1st Edition

Handbook of Postharvest Technology Cereals, Fruits, Vegetables, Tea, and Spices

    914 Pages
    by CRC Press

    The Handbook of Postharvest Technology presents methods in the manufacture and supply of grains, fruits, vegetables, and spices. It details the physiology, structure, composition, and characteristics of grains and crops. The text covers postharvest technology through processing, handling, drying and milling to storage, packaging, and distribution. Additionally, it examines cooling and preservation techniques used to maintain the quality and the decrease spoilage and withering of agricultural products.

    Preface Introduction; Part 1: Properties, Grades, Harvesting, and Threshing I. Structure and Composition of Cereal Grains and Legumes 2. Physical and Thermal Properties of Cereal Grains 3. Grain-Grading Systems 4. Harvesting and Threshing Part II: Drying 5. Grain Drying: Basic Principles 6. Grain-Drying Systems 7. Commercial Grain Dryers Part Ill: Storage and Handling 8. Grain Storage: Perspectives and Problems 9. Structural Considerations: Warehouse and Silo 10. Controlled Atmosphere Storage of Grain Part IV: Milling 11. Grain-Milling Operations 12. Specialty Milling 13. Rice Milling and Processing 14. Dehulling and Splitting Pulses 15. Milling of Pulses Part V: Postharvest Technology of Fruits and Vegetables 16. Postharvest Physiology of Fresh Fruits and Vegetables 17. Maturity and Quality Grades for Fruits and Vegetables 18. Cooling and Storage 19. Packaging of Fruits and Vegetables 20. Transportation and Handling of Fresh Fruits and Vegetables 21. Potential Applications of Volatile Monitoring in Storage 22. Irradiation of Fruits, Vegetables, Nuts, and Spices 23. Drying of Fruits, Vegetables, and Spices Part VI: Postharvest Technology of Coffee, Tea, and Cocoa 24. Coffee: A Perspective on Processing and Products 25. Tea: An Appraisal of Processing Methods and Products 26. Postharvest Technology of Cocoa Part VII: Biomass, By-Products, and Control Aspects 27. Conversion and Utilization of Biomass 28. Utilization of By-Products of Fruit and Vegetable Processing 29. Control Aspects of Postharvest Technologies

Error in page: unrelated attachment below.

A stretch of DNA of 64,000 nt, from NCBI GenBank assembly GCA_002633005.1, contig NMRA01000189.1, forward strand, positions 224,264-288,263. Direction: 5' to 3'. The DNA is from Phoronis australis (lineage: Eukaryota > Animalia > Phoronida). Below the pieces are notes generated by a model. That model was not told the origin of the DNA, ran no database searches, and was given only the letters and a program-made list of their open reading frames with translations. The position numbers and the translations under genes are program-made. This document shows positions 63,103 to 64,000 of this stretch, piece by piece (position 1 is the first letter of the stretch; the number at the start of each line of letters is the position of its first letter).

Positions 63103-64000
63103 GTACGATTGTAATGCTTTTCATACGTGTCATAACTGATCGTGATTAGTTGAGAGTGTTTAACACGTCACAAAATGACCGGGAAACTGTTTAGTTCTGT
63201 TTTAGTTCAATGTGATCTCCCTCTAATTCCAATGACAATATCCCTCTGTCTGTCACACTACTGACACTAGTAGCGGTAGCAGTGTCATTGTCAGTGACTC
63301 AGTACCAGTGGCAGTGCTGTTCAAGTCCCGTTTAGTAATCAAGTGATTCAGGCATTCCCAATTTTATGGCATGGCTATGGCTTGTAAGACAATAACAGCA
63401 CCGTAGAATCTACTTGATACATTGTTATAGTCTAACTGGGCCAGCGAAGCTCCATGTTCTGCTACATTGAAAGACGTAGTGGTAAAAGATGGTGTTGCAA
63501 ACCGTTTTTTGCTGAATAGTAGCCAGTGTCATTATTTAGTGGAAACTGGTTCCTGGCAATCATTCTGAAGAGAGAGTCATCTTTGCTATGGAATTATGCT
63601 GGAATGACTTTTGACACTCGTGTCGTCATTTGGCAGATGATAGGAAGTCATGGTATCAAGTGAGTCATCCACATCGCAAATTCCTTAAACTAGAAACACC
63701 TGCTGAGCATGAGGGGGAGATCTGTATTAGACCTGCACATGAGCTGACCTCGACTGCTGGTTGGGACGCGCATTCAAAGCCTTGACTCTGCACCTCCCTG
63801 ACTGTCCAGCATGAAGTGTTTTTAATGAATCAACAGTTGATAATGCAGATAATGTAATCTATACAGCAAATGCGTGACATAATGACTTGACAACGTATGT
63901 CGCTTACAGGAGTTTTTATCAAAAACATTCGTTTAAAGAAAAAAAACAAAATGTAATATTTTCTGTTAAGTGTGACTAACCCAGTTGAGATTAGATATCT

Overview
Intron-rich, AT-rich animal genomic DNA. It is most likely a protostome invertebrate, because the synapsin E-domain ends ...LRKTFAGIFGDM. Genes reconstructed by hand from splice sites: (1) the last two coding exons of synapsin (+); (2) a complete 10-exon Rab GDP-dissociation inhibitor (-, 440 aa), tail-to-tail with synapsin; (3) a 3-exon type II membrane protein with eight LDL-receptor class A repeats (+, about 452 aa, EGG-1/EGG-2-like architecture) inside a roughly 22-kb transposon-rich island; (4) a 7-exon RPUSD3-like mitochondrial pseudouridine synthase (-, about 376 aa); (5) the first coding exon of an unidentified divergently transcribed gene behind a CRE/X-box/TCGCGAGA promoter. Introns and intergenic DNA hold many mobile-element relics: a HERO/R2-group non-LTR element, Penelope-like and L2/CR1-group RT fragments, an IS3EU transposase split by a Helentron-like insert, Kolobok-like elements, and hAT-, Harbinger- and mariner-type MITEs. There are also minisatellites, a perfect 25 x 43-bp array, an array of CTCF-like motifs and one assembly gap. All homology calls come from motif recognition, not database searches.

Amalendu Chakraverty, Indian Institute of Technology Kharagpur, India. Arun S. Mujumdar, National University of Singapore. G. S. Vijaya Raghavan and Hosahalli S. Ramaswamy, McGill University Sainte-Anne-de-Bellevue Quebec, Canada.